“We are going to look at putting in a PRO officer that will travel among our elementary schools as well,” Miller said. “I think they may have been in place previously, but they did not continue with that funding.”

“So, we are going to be able to put that in place,” she continued. “I just got approval from the state today (Dec. 19, 2023) that that contract looks good, and we need to move forward with that.”

Other categories in which levy funds would be spent include:

  • Compensation for an athletic trainer and bus expenses for extracurricular field trips
  • Support of student accident insurance coverage
  • Student and community-related services

“We’re talking about continuing free admission to extracurricular events for the same groups of folks that have had it in the past – senior citizens, our students, and we’re adding current service personnel as well as veterans,” Miller said.

Finally, the levy would support the Upshur County Public Library, the WVU 4-H Extension Office and the Stockert Youth & Community Center.

“Those services that are provided by those particular entities are vital to this community, and we’ve got to make sure that we continue to support them,” the superintendent said.

Following the levy discussion, Miller said Central Office administrators, including herself and Assistant Superintendent Russ Collett, aim to travel to each county school.

“We want to start doing regular visits to the schools, classrooms and events,” she said. “We’ve really been mucked and mired in operations and getting things there, so the second semester, we’re going to be going out into the classrooms and schools more.”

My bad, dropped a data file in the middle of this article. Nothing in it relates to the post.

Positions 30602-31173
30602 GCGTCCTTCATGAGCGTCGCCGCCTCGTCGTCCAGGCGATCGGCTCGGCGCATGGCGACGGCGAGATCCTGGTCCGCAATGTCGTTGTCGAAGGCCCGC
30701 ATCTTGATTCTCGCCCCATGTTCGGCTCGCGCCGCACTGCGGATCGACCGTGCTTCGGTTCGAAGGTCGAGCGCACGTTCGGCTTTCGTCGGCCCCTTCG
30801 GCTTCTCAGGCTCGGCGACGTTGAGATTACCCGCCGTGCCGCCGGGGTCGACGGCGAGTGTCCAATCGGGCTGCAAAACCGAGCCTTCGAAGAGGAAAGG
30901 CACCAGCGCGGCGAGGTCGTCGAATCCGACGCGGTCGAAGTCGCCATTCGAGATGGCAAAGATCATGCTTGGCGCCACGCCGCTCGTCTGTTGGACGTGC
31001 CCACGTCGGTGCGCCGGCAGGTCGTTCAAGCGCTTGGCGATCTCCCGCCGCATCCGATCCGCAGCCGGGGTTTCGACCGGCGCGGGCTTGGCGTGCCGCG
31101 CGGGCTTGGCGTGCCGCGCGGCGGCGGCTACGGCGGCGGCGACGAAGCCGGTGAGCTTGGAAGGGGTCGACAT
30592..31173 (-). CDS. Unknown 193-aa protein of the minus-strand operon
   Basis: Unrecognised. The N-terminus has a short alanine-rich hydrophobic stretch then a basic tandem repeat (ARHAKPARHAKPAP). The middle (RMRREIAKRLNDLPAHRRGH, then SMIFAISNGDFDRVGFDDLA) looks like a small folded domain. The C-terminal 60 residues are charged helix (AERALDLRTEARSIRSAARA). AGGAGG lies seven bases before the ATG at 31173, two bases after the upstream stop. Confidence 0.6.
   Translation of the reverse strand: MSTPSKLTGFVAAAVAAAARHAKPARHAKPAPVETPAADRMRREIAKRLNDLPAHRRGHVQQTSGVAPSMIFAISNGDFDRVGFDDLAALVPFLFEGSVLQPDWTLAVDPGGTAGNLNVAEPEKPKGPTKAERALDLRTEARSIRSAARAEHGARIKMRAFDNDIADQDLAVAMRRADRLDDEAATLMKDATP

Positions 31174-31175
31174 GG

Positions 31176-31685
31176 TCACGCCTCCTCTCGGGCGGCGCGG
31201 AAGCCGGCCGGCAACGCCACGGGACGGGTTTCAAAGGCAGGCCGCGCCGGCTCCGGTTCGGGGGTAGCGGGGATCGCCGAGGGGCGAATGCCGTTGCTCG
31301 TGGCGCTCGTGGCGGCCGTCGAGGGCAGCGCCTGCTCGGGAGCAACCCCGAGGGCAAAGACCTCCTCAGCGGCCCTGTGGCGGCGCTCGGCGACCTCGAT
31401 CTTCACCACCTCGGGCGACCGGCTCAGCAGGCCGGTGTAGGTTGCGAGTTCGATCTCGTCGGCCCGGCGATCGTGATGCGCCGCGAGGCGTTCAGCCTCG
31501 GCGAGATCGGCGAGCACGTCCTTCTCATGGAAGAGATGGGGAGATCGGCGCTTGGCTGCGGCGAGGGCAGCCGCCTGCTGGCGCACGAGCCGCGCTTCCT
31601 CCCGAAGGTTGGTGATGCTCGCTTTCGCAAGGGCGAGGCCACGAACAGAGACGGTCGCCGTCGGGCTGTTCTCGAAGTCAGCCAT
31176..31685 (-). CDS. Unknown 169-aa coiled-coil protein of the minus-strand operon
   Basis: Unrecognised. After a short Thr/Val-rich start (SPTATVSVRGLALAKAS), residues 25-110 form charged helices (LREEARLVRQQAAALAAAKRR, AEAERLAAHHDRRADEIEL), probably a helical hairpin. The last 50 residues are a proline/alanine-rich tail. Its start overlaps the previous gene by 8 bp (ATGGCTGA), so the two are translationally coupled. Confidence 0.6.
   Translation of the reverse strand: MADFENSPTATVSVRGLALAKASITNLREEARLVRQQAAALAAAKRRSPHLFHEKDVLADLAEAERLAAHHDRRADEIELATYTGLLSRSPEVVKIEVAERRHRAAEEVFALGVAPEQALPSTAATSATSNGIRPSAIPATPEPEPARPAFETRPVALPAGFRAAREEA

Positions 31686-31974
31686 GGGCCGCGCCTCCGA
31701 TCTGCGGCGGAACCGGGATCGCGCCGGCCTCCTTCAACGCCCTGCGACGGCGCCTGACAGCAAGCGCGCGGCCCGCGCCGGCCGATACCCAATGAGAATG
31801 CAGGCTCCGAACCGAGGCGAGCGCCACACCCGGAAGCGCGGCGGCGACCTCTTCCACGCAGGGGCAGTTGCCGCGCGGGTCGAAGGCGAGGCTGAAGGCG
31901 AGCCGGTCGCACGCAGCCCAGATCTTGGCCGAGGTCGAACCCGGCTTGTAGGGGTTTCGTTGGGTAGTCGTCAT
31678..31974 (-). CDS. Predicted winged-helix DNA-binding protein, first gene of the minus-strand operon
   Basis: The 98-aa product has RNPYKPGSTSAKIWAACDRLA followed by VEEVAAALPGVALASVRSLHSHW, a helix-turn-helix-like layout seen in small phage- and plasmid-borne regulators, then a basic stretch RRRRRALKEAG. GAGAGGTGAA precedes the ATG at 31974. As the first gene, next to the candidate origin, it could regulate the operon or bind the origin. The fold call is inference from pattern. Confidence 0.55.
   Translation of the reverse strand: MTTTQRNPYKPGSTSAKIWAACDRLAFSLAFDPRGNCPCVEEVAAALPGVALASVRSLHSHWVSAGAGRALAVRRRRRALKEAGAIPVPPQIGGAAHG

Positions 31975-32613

In addition, Upshur County Schools will begin live-streaming board of education meetings.

“We have had several requests to begin live-streaming meetings, so we have been working with the school system’s technology department on that,” Miller said.

Live streaming would occur via the purchase of a rotating conference room webcam.

“It’s called an Owl, and it has a 360-degree view, so it picks up everything – whoever’s speaking it goes to them,” she said. “It’s portable — that’s the greatest thing – and it hooks right into [Microsoft] Teams, so as soon as we’re able to procure that, we will start streaming meetings.”

Miller said she has a two-year contract as Upshur County Superintendent and will likely retire after that.

“You need to know that I didn’t take this job just to say I had a job; I’m very invested in this because I care,” she said. “I could’ve retired, but I didn’t because I wanted to come here and make a difference, and I’m going to do everything I can, and so is Steve [Wotring, interim part-time superintendent] and so is Russ [Collett, assistant superintendent] to make that happen.”

“We’re spending countless hours doing this – we really and truly are,” she added. “You have not seen all the fruits of our efforts yet, but we’re going to keep that going, and we are going to make this system what it should be and what it should always have been.”